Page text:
Advertisement
This ad is displayed using third party content and we do not control its accessibility features.
Close Banner
Advertisement
This ad is displayed using third party content and we do not control its accessibility features.

This Hearty Breakfast Is Perfect For Getting Your Fiber Fix — And It Can Be Made Sweet Or Savory

Sarah Regan
Author:
Sarah Regan
mbg Spirituality & Relationships Editor
By Sarah Regan
mbg Spirituality & Relationships Editor
Sarah Regan is a Spirituality & Relationships Editor, and a registered yoga instructor. She received her bachelor's in broadcasting and mass communication from SUNY Oswego, and lives in Buffalo, New York.
Woman preparing a healthy breakfast in the morning with an optimistic attitude and vibe
Image by Gabriela Cardona / Stocksy

As the days get shorter and temperatures creep lower here in the Northern Hemisphere, we're all busting out the pots and pans, eager to make our favorite comfort recipes. Warm cereals like oatmeal are a common standby in the U.S., but allow us to introduce you to millet, a grain that's been trusted in Ayurveda for centuries.

Here, an Ayurveda expert and neurologist explains why millet deserves a spot in your pantry, plus how to whip it into a delicious and nutritious breakfast.

Fall is a time for warming, easy-to-digest meals

As neurologist and Ayurveda expert Kulreet Chaudhary, M.D., tells mindbodygreen, there are three "doshas" or mind-body types in Ayurvedic medicine: Vata, Pitta, and Kapha. Each type tends to fall out of balance during particular times of year, and in the case of winter, it's the Kapha dosha that takes a hit.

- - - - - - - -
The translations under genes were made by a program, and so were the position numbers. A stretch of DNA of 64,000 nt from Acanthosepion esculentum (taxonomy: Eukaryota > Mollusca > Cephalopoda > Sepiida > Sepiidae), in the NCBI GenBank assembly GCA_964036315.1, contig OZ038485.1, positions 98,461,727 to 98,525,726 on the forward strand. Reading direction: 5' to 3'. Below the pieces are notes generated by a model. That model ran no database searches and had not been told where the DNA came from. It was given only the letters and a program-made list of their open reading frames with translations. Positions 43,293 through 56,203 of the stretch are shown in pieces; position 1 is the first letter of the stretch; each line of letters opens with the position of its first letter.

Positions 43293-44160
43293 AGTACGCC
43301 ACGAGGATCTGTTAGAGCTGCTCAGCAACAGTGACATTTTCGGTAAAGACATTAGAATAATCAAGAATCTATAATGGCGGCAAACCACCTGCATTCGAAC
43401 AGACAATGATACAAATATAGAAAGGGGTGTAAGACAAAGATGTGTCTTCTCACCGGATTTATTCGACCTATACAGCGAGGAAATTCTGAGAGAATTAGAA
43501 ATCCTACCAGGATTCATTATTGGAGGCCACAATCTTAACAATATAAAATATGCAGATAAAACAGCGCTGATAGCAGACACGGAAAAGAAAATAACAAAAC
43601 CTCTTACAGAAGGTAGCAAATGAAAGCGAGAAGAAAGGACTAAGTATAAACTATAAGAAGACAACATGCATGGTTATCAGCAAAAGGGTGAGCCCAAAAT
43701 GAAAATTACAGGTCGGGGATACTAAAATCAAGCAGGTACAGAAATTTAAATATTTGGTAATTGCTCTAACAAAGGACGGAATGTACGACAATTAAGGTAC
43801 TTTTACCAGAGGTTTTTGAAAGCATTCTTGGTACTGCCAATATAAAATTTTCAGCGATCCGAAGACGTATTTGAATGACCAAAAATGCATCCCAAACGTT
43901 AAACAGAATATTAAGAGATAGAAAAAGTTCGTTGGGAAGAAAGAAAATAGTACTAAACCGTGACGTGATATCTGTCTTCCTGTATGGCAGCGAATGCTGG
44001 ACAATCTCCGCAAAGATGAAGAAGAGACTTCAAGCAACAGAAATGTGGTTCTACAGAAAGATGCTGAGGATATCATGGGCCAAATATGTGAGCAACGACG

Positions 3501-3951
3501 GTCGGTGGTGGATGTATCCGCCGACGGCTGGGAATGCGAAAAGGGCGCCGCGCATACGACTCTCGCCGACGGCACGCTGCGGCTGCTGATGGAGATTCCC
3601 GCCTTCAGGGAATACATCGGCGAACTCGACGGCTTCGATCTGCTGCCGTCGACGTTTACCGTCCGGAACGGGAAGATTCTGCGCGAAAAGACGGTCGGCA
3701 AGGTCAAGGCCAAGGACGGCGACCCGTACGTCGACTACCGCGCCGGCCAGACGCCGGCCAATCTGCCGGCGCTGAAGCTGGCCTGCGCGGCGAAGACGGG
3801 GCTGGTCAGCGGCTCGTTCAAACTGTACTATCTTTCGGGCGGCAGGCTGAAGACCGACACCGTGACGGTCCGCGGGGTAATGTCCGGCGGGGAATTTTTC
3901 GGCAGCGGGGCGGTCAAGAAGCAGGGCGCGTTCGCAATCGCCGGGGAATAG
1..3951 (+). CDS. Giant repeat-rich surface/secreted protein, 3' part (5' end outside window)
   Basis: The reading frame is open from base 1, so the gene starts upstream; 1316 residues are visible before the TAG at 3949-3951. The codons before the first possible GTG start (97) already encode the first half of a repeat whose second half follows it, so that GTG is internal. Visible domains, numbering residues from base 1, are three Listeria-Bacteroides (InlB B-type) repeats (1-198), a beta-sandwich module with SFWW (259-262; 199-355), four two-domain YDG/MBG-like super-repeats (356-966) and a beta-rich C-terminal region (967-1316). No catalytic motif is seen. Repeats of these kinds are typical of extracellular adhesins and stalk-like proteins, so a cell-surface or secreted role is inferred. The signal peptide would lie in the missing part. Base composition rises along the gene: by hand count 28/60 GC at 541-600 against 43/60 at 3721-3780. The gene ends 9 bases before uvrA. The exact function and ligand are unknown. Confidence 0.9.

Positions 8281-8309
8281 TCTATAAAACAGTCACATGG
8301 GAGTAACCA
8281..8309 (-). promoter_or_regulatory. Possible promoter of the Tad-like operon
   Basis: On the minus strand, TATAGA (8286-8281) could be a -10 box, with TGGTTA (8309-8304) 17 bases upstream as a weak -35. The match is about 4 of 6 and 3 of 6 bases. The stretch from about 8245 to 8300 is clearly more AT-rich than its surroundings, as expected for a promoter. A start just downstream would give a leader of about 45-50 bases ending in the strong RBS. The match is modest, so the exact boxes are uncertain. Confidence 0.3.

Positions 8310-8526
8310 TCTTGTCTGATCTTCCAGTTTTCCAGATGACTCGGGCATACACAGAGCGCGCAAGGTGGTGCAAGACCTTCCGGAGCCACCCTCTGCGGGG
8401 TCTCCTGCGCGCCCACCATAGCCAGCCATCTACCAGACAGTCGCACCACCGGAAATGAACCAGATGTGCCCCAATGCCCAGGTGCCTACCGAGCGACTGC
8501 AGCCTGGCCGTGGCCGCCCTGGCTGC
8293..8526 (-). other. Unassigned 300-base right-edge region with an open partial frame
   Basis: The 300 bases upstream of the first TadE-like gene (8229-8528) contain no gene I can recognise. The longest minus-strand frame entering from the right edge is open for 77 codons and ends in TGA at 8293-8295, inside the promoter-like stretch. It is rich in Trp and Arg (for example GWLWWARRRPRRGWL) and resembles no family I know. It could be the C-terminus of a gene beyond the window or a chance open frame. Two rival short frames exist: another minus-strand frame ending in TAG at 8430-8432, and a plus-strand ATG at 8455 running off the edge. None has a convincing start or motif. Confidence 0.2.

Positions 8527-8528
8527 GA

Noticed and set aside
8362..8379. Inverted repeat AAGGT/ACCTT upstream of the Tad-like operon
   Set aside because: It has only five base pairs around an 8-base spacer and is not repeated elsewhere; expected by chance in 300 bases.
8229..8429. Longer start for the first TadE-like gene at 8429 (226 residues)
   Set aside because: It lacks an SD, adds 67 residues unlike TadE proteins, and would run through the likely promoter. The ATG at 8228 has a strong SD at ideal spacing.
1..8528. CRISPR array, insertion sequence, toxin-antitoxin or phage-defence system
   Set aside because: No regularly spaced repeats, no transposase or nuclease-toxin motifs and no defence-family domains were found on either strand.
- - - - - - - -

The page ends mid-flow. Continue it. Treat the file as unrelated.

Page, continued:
"When the temperature starts getting cold and wet, the Kapha dosha is the one you need to keep in balance," Chaudhary explains, adding that Kapha types tend to have a larger build, slower digestion, and a tendency toward sinus congestion and weight gain.

To balance Kapha, you want foods that are the opposite of it, which Chaudhary says are warm (in temperature, but also warming through spices), light, and easy to digest. "Since most of us eat breakfast during the Kapha hours of the day (6 a.m. to 10 a.m.), it's particularly important to avoid Kapha-aggravating foods that are heavy, cold, difficult to digest, and loaded with processed sugar for breakfast," she adds.

As such, warm millet cereal is a "perfect match" for anyone with a Kapha dosha—or anyone looking for a healthy breakfast during the colder months—according to Chaudhary. "Millet is easy to digest, highly nutritious, gluten-free, and has a low glycemic index," she notes.

And with this recipe, which she recommends to her clients, the spices used can further boost digestion, whether you make it sweet or savory.

How to make an Ayurveda-inspired warm millet cereal:

What you'll need:

  • 1 cup millet
  • 1 tsp ghee
  • 1 tbsp sunflower seeds
  • ¼ tsp turmeric powder
  • ¼ tsp clove powder (for savory recipe, use cumin powder instead)
  • ¼ tsp cardamom powder (for savory recipe, use coriander powder instead)
  • ¼ tsp cinnamon powder (for savory recipe, use ginger powder instead)
  • 1½ - 2 cups of almond milk (depending on how thick you want it) 
  • 1 tsp of honey
  • Pinch of salt

Instructions:

  1. Melt the ghee in a pot, and roast the sesame seeds for about 1 minute.
  2. Add the turmeric, cloves, cardamom, cinnamon, and millet into the pot, and stir together for 2 minutes.
  3. Mix in the almond milk, and cook for about 15 minutes; stir occasionally to keep the millet from sticking to the bottom of the pan.
  4. Leave to rest a few minutes so the cereal can thicken.
  5. Pour into a bowl, and once the cereal is comfortable to touch, drizzle with honey and serve warm.

The takeaway

Whether you're looking to get more variety in your breakfasts, balance a Kapha dosha, or simply find a use for the millet that's been sitting in your pantry, this recipe isn't one to miss. Save it for the next chilly morning, curl up with your warm bowl, and enjoy this ancient grain that's been a standby for centuries.

Sarah Regan author page.
Sarah Regan
mbg Spirituality & Relationships Editor

Sarah Regan is a Spirituality & Relationships Editor, a registered yoga instructor, and an avid astrologer and tarot reader. She received her bachelor's in broadcasting and mass communication from State University of New York at Oswego, and lives in Buffalo, New York.